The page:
In my reading, I have learned that many women do not take more advanced computer science classes in high school because they are not counted academically when competing for college admissions slots. Typically computer science courses, such as programming, are labeled as elective or technical art courses, which have no or very little competitive value in the college admissions process. Given this reality, it is not surprising that most women enter college without considering computer science as a course of study or a career, even if they have an interest in computing.
Last week I and a number of other representatives from NCWIT member organizations attended the 2008 Microsoft Faculty Summit, at the invitation of our host and NCWIT Executive Advisory Council member, Rick Rashid of Microsoft Research. It was also great fun to see everybody, I learned a lot, and my attendance germinated some important new ideas for NCWIT.
In the opening session, Dr. Tony Hey talked about some cool new projects in the works at Microsoft Research:
NCWIT has officially entered the world of social networking with our official NCWIT Supporters Facebook Group. We encourage you to join. Just search "NCWIT" within groups. The group is open and membership is not restricted. As always, important information will always be available on the NCWIT website, but the Facebook group is a great way to have discussions and get to know one another (put faces to names).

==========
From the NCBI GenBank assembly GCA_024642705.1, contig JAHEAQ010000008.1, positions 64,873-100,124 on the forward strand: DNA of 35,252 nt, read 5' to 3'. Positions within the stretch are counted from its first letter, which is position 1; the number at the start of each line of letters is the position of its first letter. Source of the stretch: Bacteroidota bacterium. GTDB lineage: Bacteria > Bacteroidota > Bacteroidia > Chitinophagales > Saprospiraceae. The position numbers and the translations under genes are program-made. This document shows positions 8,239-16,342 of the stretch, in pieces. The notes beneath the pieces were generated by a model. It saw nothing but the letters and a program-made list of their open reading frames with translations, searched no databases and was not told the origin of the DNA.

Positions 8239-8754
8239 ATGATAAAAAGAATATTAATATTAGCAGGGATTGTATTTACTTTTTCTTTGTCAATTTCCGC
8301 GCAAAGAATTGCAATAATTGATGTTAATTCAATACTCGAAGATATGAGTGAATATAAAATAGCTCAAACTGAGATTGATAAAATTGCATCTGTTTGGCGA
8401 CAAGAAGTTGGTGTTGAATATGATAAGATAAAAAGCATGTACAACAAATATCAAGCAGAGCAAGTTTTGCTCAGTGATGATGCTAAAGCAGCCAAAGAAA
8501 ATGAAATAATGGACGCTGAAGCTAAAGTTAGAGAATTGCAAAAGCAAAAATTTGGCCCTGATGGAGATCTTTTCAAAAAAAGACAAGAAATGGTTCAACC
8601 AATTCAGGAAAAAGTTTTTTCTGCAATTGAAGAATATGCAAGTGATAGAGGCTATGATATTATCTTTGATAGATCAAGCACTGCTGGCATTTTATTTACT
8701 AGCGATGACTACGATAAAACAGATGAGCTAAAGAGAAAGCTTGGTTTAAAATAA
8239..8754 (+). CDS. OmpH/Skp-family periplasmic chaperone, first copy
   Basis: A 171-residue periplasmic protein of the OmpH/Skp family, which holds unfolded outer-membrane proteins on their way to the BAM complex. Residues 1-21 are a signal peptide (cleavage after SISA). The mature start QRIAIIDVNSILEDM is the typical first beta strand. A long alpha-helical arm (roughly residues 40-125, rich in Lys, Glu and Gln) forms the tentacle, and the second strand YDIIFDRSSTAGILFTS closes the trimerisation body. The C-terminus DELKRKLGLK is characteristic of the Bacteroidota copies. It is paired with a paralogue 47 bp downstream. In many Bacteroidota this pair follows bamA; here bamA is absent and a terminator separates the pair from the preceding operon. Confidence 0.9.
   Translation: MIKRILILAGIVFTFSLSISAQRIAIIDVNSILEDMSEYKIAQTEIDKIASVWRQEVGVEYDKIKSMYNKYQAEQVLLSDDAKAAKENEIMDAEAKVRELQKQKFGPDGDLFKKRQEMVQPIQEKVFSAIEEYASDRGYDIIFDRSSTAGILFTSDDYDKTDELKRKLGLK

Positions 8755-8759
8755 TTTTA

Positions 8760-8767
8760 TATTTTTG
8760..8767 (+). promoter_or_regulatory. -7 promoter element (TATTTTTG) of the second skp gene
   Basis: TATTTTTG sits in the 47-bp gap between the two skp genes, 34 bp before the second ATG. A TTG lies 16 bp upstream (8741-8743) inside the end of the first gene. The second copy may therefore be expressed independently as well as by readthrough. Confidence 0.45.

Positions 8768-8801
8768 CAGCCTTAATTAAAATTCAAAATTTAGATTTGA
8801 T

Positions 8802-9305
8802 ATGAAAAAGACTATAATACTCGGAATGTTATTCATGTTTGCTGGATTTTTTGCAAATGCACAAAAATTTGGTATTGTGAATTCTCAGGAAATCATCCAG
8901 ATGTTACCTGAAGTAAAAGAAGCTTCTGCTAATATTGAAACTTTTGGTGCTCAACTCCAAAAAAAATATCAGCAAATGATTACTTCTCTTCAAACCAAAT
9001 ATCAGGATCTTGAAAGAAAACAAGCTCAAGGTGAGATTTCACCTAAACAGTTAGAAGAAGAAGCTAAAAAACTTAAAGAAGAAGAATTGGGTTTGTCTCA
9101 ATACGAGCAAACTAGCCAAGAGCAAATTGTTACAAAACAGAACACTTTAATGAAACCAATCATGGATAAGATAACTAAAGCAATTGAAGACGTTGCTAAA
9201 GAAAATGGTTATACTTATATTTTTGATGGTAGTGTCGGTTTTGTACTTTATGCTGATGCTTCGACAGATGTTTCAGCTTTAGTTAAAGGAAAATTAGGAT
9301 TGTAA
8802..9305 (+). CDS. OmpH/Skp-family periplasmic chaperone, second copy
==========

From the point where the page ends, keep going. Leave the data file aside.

That is what a man asked me, as I hopped on the elevator to join the hundreds (felt like thousands) of other female bloggers for our first day of talks at the Westin-St. Francis hotel in San Francisco.
Somehow, between the munching, swag-grabbing, shopping at Macys, and Wii-playing, professional bloggers, Mommy bloggers, and amateur bloggers all managed to hold numerous conversations about the intricacies of the blogosphere.
I don't always read my Systers mail. It accumulates in a mailbox until I have the time to indulge myself in its wealth of information, insights, encouragement and opportunities for women, about women, by women. During one such binge a year ago, I came across a brief post announcing a new grant, the Hello Tomorrow Fund, created by Avon.
NCWIT has added another Program-in-a-Box to our resource library: Computer Science-in-a-Box: Unplug Your Curriculum. This box introduces fundamental building blocks of computer science to K-12 students -- without using computers! Computer Science-in-a-Box is designed primarily for use with kids ages 9 to 14, and its activities teach students how computers work by explainng critical mathematics concepts such as number systems, algorithms, and logic.